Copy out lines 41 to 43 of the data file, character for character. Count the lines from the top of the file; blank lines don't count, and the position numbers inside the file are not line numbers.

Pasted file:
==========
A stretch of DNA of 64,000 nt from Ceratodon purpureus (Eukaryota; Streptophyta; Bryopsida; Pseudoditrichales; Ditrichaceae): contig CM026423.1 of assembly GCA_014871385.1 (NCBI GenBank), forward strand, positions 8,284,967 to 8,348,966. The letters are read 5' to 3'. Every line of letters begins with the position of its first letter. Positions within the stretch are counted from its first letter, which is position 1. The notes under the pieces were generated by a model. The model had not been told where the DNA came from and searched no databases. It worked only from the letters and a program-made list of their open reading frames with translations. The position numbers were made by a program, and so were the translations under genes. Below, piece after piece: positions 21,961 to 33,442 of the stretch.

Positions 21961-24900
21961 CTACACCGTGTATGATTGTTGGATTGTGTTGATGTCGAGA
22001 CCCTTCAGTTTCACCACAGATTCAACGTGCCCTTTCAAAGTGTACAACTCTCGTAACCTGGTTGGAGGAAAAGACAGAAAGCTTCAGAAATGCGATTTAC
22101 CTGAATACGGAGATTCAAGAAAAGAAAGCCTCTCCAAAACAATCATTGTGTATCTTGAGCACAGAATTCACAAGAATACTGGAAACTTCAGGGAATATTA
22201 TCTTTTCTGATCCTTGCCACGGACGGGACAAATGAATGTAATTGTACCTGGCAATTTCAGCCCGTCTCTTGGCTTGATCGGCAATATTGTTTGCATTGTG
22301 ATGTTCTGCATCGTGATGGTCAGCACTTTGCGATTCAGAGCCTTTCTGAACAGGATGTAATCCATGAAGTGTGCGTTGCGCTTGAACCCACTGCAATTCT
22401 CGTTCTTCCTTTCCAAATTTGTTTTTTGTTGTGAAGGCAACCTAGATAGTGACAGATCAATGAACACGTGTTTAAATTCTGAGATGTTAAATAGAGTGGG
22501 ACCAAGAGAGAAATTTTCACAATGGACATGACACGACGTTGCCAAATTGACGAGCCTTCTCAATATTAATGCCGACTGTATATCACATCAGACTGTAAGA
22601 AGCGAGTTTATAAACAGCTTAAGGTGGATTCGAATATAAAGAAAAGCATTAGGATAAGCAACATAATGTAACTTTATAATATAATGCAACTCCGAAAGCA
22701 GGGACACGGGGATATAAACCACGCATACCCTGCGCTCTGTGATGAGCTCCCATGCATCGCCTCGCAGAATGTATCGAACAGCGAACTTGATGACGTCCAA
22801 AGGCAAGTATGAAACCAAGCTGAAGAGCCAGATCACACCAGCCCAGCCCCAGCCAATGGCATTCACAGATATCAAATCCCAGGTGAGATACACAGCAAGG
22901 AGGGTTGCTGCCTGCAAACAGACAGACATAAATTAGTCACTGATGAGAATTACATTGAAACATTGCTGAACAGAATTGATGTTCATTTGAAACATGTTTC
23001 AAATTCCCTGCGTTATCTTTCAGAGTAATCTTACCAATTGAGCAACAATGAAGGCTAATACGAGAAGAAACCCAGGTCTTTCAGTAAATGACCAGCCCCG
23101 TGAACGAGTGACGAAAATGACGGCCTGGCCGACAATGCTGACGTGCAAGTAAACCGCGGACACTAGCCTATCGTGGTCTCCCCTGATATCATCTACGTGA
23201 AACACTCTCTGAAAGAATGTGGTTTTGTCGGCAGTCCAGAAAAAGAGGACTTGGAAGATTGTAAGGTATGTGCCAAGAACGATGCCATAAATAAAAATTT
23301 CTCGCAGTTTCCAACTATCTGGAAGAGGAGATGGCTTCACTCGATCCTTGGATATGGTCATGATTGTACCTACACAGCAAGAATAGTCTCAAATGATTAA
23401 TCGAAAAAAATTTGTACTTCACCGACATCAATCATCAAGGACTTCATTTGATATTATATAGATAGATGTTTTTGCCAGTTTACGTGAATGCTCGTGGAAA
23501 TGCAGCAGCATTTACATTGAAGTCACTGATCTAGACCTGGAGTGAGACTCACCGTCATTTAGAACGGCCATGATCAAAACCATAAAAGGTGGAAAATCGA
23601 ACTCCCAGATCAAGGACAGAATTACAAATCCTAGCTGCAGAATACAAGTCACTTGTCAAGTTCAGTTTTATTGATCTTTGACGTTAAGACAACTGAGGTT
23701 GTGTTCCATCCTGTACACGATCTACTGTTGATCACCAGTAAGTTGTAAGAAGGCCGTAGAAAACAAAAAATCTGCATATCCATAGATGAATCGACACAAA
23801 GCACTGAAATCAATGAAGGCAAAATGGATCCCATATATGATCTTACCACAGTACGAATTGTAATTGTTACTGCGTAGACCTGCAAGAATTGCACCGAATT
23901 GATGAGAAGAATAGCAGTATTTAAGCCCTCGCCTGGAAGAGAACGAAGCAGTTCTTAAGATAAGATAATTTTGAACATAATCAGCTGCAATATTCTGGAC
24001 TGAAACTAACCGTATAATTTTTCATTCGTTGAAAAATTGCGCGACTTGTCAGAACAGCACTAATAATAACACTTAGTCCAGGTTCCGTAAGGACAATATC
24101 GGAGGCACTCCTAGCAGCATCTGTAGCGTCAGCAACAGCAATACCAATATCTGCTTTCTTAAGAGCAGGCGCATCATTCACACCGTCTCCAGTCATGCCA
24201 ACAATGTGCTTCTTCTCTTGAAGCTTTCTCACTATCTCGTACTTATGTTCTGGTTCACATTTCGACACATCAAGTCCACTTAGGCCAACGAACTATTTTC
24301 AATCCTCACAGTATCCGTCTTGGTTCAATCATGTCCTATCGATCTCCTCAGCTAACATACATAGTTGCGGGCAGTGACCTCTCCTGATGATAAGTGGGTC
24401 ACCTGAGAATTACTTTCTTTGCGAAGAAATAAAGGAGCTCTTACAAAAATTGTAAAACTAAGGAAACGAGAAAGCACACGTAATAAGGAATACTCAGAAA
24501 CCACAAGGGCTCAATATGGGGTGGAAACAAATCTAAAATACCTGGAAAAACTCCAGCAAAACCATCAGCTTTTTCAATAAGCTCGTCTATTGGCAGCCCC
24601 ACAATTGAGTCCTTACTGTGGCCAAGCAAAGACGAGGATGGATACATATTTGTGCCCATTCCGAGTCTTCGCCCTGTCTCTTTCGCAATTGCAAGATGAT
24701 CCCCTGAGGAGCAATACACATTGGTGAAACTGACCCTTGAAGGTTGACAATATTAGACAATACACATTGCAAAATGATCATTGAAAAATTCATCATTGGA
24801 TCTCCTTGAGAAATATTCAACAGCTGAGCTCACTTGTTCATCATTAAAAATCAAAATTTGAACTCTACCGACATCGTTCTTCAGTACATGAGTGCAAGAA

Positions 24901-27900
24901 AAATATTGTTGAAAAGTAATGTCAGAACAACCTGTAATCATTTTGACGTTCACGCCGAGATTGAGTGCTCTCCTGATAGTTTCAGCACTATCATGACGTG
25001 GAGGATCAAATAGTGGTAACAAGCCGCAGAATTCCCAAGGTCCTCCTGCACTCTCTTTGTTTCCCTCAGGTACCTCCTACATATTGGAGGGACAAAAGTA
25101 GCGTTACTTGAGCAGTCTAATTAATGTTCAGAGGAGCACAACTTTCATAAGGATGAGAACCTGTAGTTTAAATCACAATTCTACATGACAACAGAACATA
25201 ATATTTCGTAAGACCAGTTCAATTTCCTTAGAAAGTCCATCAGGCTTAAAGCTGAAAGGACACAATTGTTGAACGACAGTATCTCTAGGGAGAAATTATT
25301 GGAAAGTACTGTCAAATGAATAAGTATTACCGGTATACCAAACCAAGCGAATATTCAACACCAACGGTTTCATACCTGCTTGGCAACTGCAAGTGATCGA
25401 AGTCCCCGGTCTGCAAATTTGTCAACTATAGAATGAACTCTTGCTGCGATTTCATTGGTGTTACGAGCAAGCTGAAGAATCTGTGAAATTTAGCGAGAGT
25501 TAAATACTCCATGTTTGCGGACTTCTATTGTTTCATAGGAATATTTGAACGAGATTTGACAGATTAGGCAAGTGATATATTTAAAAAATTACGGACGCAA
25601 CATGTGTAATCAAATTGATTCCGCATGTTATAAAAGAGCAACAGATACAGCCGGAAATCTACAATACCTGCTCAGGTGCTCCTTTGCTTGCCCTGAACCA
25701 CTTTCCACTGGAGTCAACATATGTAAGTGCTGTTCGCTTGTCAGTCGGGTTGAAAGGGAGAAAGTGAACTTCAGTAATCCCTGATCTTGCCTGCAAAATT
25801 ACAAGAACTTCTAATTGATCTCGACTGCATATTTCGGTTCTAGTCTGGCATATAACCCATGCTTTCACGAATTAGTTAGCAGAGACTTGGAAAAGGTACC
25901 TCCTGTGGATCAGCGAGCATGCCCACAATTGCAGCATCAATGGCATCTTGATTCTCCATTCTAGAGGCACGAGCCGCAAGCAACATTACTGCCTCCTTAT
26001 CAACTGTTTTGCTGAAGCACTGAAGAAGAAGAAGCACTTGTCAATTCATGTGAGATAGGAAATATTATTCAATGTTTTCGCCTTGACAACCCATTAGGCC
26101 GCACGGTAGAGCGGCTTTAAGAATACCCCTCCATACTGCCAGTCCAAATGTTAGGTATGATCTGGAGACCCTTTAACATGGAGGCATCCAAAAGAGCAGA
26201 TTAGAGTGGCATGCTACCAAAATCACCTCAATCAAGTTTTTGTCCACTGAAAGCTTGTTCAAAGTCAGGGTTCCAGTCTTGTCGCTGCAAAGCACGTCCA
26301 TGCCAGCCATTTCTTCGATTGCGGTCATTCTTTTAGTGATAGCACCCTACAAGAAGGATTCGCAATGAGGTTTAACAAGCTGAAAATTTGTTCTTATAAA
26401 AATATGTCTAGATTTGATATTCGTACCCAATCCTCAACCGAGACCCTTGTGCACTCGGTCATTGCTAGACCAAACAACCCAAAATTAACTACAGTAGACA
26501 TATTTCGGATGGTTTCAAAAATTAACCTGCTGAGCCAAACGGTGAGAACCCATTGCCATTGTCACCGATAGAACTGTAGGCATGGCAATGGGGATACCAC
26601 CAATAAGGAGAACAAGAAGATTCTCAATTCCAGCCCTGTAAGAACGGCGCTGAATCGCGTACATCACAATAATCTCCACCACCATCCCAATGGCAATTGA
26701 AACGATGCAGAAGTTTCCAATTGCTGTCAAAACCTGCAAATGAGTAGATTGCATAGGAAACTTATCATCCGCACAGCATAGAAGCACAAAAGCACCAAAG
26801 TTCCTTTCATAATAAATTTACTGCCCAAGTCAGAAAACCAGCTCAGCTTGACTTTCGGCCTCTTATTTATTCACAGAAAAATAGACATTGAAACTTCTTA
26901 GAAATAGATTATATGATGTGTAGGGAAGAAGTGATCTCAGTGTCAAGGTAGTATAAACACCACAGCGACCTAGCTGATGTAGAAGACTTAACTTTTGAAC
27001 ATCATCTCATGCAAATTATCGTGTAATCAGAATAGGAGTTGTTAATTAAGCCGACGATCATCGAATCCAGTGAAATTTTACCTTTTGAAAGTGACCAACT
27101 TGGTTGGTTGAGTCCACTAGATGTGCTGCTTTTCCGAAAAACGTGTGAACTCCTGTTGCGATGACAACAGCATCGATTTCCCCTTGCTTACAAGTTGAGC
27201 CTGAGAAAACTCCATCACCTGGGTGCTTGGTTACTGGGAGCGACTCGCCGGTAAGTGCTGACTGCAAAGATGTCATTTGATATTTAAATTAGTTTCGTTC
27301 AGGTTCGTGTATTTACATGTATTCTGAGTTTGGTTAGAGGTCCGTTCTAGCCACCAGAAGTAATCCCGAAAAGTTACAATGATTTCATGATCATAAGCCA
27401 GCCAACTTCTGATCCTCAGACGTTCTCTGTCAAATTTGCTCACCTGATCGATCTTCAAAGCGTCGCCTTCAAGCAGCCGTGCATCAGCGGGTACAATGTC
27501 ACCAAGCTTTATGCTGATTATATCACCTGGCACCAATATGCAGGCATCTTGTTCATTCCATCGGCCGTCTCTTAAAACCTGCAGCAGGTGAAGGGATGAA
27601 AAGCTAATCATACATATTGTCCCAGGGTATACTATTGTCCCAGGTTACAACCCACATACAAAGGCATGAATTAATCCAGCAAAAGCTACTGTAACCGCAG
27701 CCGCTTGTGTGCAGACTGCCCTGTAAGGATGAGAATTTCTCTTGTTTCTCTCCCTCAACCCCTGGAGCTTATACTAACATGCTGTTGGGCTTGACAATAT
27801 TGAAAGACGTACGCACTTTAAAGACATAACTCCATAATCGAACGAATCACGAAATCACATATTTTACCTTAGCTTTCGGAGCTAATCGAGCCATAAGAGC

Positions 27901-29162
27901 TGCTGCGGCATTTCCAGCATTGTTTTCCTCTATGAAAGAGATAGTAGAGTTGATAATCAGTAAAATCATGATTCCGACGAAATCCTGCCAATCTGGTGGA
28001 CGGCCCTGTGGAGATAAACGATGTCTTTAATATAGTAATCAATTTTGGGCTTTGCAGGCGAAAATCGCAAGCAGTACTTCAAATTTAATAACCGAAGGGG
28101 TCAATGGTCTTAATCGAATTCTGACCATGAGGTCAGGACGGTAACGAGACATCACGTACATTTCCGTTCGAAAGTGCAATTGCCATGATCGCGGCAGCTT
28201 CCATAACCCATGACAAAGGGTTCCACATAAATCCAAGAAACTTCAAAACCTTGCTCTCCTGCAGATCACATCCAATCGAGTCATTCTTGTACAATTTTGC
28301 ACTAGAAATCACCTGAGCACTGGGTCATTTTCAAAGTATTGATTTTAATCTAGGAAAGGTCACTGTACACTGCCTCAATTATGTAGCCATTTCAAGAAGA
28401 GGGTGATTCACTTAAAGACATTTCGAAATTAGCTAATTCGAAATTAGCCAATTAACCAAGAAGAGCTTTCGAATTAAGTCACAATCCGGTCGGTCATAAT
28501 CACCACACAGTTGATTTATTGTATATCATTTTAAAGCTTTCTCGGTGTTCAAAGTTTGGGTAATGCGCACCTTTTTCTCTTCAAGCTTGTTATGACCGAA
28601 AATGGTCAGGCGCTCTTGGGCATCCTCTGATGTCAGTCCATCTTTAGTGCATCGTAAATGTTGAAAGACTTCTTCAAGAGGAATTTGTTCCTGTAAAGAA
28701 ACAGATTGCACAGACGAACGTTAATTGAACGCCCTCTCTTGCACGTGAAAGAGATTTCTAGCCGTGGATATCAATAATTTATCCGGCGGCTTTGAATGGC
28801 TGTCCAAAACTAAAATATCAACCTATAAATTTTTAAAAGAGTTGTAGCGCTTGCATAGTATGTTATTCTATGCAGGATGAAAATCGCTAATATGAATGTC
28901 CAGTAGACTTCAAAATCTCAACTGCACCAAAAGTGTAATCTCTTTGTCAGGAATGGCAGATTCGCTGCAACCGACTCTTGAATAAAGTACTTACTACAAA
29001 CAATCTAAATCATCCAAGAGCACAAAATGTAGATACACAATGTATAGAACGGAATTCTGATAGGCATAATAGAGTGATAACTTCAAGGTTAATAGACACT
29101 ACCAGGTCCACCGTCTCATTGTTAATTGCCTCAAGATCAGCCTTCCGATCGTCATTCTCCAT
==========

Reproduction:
25601 CATGTGTAATCAAATTGATTCCGCATGTTATAAAAGAGCAACAGATACAGCCGGAAATCTACAATACCTGCTCAGGTGCTCCTTTGCTTGCCCTGAACCA
25701 CTTTCCACTGGAGTCAACATATGTAAGTGCTGTTCGCTTGTCAGTCGGGTTGAAAGGGAGAAAGTGAACTTCAGTAATCCCTGATCTTGCCTGCAAAATT
25801 ACAAGAACTTCTAATTGATCTCGACTGCATATTTCGGTTCTAGTCTGGCATATAACCCATGCTTTCACGAATTAGTTAGCAGAGACTTGGAAAAGGTACC